Long hours with flexibility
Very male oriented. Difficult to move up.
The company is great if you get in with the right group of people. Most female managers and directors don't have kids and they don't really get the responsibilities that come with having a family.
I worked here for 7 years through Manager. While the Company does have great policies regarding maternity leave, I think people are more challenged by balancing work with ongoing child care responsibilities after the maternity leave time. Client service will always come first and often at the cost of trying to manage any other personal responsibilities, including child care. The competition both within the organization for promotion and for clients makes any individual flexibility plan difficult to maintain.
The flexibility and maternity leave are great, but if you take the time, be prepared to pay with your career progression. Also, unless you are a partner, the flexibility can be somewhat of an illusion. I worked there for almost 8 years and after coming back from maternity leave it was hard to take time for my family and feel like it was accepted. There is definitely harsh judgment from male and sometimes even female colleagues if the full maternity leave is taken.
Mid-level women have frequent discussions around balancing family obligations and the hours commitment. And the longer you are with the firm, the more you feel the "boys club" atmosphere. However, the firm does have dialogue and seems to make an effort to bridge the gap.
I've worked at 3 of the Big 4 accounting firms and the "Old Boy" network and sexism was worse here than anywhere. The pack mentality among the men on the large project I was placed on was so bad that it was notorious throughout the entire division and women left it in droves. HR turned a blind eye and fired one associate who spoke up about it. Ethics investigations always sided with the company (they almost always do) but most people just kept their mouths shut and tried to get on other projects. When I asked to be removed, my male "coach" told me I should suck it up because I was new to the company and didn't want to get a reputation as "high maintenance." Ultimately, the manger on the project was verbally abusive and violated a few federal labor laws in the process. I insisted on being removed at which time my "coach" told me I was going to get "dinged" in my annual review for refusing to put up with verbal abuse at a client site. I resigned. Most times I've shared my experience with others in the Big 4 HR community, their response is "Oh, PWC is famous for that." They put on a fantastic show during the interview process and on-boarding was well done and very progressive with all the right touches, but the reality in the office was circa 1950. Oh, another charming side note: one of the partners in our group asked and HR manager to "show us your t*ts" at an after work dinner and most dinners with my group were like being inside a frat house and of course you were expected to "prove" what a good-natured, "cool" girl you were by going along with it all.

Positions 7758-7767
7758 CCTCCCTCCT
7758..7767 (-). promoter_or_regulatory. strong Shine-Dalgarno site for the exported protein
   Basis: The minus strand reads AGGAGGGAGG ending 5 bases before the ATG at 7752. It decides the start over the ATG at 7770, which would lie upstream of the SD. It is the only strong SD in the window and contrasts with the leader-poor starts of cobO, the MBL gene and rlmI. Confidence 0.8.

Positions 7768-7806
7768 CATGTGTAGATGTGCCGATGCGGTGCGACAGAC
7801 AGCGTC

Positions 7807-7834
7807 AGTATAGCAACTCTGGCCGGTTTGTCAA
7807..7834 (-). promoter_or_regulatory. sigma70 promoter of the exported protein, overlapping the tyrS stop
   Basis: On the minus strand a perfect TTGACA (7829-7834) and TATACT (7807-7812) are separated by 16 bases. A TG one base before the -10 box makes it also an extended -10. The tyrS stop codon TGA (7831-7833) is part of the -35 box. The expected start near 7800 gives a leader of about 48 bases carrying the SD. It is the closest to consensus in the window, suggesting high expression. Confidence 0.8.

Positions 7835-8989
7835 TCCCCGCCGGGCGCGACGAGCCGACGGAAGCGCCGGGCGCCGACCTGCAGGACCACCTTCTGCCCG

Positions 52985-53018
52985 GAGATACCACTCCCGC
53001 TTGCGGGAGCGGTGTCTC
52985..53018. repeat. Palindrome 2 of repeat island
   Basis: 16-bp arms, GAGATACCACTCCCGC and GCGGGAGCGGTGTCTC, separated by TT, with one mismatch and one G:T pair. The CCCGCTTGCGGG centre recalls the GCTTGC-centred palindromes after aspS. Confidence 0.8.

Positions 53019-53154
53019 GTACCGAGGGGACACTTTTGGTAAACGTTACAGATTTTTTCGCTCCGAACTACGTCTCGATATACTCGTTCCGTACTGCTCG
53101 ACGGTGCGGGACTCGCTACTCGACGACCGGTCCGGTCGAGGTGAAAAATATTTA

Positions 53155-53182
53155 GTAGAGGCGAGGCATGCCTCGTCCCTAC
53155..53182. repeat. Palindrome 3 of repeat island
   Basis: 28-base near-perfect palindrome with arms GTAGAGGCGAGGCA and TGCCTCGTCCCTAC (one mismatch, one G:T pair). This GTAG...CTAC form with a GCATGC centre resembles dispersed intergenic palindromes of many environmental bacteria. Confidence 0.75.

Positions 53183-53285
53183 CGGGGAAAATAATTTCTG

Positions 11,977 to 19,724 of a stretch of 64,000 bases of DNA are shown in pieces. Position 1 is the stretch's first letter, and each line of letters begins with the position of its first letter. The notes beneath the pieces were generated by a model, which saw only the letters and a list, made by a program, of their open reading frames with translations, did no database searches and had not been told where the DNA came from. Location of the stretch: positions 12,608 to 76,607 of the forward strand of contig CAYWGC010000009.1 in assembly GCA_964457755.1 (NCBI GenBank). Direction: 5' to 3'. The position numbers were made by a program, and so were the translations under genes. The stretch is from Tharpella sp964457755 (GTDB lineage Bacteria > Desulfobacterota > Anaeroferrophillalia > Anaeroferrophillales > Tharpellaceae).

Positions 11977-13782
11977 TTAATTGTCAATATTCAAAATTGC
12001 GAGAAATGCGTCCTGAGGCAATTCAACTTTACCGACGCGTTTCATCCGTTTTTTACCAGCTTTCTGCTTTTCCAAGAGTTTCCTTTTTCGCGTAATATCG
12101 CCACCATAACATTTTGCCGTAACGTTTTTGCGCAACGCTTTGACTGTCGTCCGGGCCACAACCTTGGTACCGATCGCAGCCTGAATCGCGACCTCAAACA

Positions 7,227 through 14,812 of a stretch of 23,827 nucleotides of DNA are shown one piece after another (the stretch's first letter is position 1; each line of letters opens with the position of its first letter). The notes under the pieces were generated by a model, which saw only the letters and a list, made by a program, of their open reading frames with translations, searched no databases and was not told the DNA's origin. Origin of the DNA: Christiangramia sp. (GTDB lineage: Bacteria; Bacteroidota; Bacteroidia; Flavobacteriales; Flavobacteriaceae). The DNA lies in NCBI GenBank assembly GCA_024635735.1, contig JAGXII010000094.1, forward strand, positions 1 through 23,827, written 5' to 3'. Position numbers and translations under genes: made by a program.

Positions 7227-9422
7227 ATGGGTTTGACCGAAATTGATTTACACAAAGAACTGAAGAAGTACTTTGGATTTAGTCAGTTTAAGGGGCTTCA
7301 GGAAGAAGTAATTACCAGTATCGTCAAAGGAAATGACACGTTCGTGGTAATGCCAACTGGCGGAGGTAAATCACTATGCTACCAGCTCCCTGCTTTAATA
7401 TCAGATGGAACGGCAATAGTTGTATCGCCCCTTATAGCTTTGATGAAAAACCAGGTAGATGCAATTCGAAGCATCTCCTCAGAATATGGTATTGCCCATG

I have worked with PwC for one year & I think it is a great place for women overall. In my department, there is a solid mix of men to women.
Good place to start a career.
Free, anonymous reviews of PwC by female employees, including pay, hours, maternity leave, flextime, and company culturehttps://fairygodboss.com/company-reviews/pwc 3.7 stars, based on 68 reviews Company Website Lady anon742 Lady Bing Lady Aniram Lady anon570 Lady AuditManager Lady LalaLu Lady Young Professional, Aspirin Madam TellItLikeItis Lady anon101 Lady Cocoa2122